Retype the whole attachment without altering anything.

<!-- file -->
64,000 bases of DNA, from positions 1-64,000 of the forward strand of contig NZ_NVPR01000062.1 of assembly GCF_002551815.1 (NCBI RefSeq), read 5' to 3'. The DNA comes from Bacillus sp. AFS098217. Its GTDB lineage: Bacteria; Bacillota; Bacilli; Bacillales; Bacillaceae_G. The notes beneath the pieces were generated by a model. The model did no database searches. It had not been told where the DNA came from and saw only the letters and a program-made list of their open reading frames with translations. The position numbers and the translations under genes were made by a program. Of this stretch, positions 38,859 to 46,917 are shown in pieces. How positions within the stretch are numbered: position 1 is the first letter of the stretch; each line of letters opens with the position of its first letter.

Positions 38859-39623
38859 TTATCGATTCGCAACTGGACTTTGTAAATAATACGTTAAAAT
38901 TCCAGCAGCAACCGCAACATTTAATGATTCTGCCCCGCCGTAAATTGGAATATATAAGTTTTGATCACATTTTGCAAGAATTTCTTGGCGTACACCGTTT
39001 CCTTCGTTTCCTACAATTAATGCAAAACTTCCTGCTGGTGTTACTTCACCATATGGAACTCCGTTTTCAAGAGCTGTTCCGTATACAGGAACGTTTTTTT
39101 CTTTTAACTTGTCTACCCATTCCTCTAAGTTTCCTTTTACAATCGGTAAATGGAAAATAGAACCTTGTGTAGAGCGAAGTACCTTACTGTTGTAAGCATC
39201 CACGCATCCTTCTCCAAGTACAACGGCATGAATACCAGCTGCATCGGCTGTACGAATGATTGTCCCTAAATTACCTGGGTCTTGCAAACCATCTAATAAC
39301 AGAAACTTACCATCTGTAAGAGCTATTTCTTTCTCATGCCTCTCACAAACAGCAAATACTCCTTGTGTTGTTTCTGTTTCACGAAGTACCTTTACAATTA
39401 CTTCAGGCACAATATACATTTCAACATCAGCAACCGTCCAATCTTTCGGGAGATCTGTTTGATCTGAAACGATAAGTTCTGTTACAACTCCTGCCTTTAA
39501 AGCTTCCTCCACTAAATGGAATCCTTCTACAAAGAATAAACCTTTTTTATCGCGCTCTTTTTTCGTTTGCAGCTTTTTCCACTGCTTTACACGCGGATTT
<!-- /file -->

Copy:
64,000 bases of DNA, from positions 1-64,000 of the forward strand of contig NZ_NVPR01000062.1 of assembly GCF_002551815.1 (NCBI RefSeq), read 5' to 3'. The DNA comes from Bacillus sp. AFS098217. Its GTDB lineage: Bacteria; Bacillota; Bacilli; Bacillales; Bacillaceae_G. The notes beneath the pieces were generated by a model. The model did no database searches. It had not been told where the DNA came from and saw only the letters and a program-made list of their open reading frames with translations. The position numbers and the translations under genes were made by a program. Of this stretch, positions 38,859 to 46,917 are shown in pieces. How positions within the stretch are numbered: position 1 is the first letter of the stretch; each line of letters opens with the position of its first letter.

Positions 38859-39623
38859 TTATCGATTCGCAACTGGACTTTGTAAATAATACGTTAAAAT
38901 TCCAGCAGCAACCGCAACATTTAATGATTCTGCCCCGCCGTAAATTGGAATATATAAGTTTTGATCACATTTTGCAAGAATTTCTTGGCGTACACCGTTT
39001 CCTTCGTTTCCTACAATTAATGCAAAACTTCCTGCTGGTGTTACTTCACCATATGGAACTCCGTTTTCAAGAGCTGTTCCGTATACAGGAACGTTTTTTT
39101 CTTTTAACTTGTCTACCCATTCCTCTAAGTTTCCTTTTACAATCGGTAAATGGAAAATAGAACCTTGTGTAGAGCGAAGTACCTTACTGTTGTAAGCATC
39201 CACGCATCCTTCTCCAAGTACAACGGCATGAATACCAGCTGCATCGGCTGTACGAATGATTGTCCCTAAATTACCTGGGTCTTGCAAACCATCTAATAAC
39301 AGAAACTTACCATCTGTAAGAGCTATTTCTTTCTCATGCCTCTCACAAACAGCAAATACTCCTTGTGTTGTTTCTGTTTCACGAAGTACCTTTACAATTA
39401 CTTCAGGCACAATATACATTTCAACATCAGCAACCGTCCAATCTTTCGGGAGATCTGTTTGATCTGAAACGATAAGTTCTGTTACAACTCCTGCCTTTAA
39501 AGCTTCCTCCACTAAATGGAATCCTTCTACAAAGAATAAACCTTTTTTATCGCGCTCTTTTTTCGTTTGCAGCTTTTTCCACTGCTTTACACGCGGATTT